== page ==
Security

The Competitive Landscape of the World Video Surveillance Business

Whilst growth in demand for video surveillance cameras slowed down in 2015 it was nevertheless a good year for almost all the major brands. Most predictions for 2016 look less promising as a result of forecast poor economic trading conditions, although recent terrorist activities could compensate for this. Whatever, the competitive landscape is intensifying and cranks up the need for suppliers to continually improve performance even to just maintain market share. In this article we have abstracted data from our Annual Report to assess where we believe the main players sat in relation to each other in 2015 classified within one of four different groups. Our independent assessment is based mostly on qualitative data. Very few of the companies mentioned here are soley manufactures of cameras and published financial data is therefore not complete. The market for video surveillance cameras is the most dynamic and the largest single product market in the Physical Security business. […]

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Whilst growth in demand for video surveillance cameras slowed down in 2015 it was nevertheless a good year for almost all the major brands. Most predictions for 2016 look less promising as a result of forecast poor economic trading conditions, although recent terrorist activities could compensate for this. Whatever, the competitive landscape is intensifying and cranks up the need for suppliers to continually improve performance even to just maintain market share.

In this article we have abstracted data from our Annual Report to assess where we believe the main players sat in relation to each other in 2015 classified within one of four different groups. Our independent assessment is based mostly on qualitative data. Very few of the companies mentioned here are soley manufactures of cameras and published financial data is therefore not complete.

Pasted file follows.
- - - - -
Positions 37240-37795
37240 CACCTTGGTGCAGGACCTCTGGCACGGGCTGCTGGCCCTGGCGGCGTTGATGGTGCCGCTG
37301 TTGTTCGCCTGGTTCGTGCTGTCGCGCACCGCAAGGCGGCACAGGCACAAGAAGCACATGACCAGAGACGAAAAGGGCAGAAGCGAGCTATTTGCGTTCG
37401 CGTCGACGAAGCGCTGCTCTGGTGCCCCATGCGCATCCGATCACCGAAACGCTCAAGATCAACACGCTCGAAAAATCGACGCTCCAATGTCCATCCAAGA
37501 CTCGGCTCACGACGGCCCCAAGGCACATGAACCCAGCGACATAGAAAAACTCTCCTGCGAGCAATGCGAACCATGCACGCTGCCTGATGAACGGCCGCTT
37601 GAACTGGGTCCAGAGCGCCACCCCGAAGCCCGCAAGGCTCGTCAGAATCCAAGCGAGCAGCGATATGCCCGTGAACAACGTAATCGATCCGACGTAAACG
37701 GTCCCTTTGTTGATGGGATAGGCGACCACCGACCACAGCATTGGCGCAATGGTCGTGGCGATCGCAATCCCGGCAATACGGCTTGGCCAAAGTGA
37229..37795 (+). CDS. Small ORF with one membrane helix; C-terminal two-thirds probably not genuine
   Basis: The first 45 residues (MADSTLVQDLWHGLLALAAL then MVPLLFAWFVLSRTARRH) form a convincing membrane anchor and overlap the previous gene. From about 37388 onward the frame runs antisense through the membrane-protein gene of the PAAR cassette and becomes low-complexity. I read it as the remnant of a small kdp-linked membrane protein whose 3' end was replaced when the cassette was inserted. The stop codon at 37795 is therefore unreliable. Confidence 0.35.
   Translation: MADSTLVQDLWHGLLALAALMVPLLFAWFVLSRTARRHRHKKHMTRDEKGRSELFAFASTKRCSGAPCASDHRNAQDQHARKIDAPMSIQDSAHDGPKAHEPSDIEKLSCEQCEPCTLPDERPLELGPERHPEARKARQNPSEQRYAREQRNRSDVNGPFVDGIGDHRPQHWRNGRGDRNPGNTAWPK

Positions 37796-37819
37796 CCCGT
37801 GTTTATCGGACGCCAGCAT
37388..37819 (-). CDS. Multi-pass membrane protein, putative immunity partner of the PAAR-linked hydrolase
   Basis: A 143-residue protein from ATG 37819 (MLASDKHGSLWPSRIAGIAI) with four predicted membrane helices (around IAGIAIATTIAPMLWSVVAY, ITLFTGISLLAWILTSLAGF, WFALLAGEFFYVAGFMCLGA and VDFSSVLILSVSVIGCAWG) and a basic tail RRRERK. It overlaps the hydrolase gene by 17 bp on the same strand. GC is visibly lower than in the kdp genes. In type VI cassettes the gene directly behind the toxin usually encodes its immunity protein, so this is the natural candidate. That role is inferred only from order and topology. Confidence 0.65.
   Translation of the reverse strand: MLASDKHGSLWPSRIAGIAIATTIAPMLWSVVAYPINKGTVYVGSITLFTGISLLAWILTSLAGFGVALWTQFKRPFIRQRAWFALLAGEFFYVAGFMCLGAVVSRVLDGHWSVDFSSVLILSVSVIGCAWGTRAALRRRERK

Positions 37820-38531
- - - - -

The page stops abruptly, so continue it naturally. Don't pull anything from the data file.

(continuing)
Competitive Landscape

The market for video surveillance cameras is the most dynamic and the largest single product market in the Physical Security business. During the last 15 years it has received more investment to finance R&D programs than any other product, delivering the first IP Network camera and other innovative features, which have made drastic changes to the competitive landscape of the business. Few of the market leaders 15 years ago now hold that position and many of the companies established then have been acquired or fallen by the wayside.

The development of IP Network cameras pioneered by Axis Communications has been the main game changer and this has had most influence in reshaping the competitive landscape for video surveillance equipment. Those companies in the developed markets of the world that did not take up the challenge of moving into IP Network cameras fell by the wayside as demand for analogue declined in western markets. Those that moved over to IP late have struggled to keep up with the fast moving technology.

With the advent and introduction of the Internet of Things (IoT) there is a strong case to be made that the IP Network cameras will become the "Swiss Army Knife" of sensors within the brave new world of IoT.

The two largest producers of video surveillance equipment are now Chinese companies thanks to around 70% of their output being sold locally with most of this to the public sector. We have not identified any western manufacturer that is boasting significant penetration and high growth of video surveillance equipment in China.

From our database we have identified some 100 established manufacturers of Analogue and IP cameras across the world. They range from major international companies that manufacture the full range of Physical Security products including Video Surveillance equipment to specialist camera manufacturers.

From this list we selected 23 manufacturers of cameras to analyze their relative performance and positioning. In our report we show where we believe each company is positioned on the quadrant matrix within four classifications; Established Players, New Start/Early Stage, Challengers and Leaders. The Vertical Axis measures their Coefficient of Innovation and the horizontal axis identifies Financial Strength/Market Exposure/Growth/Share.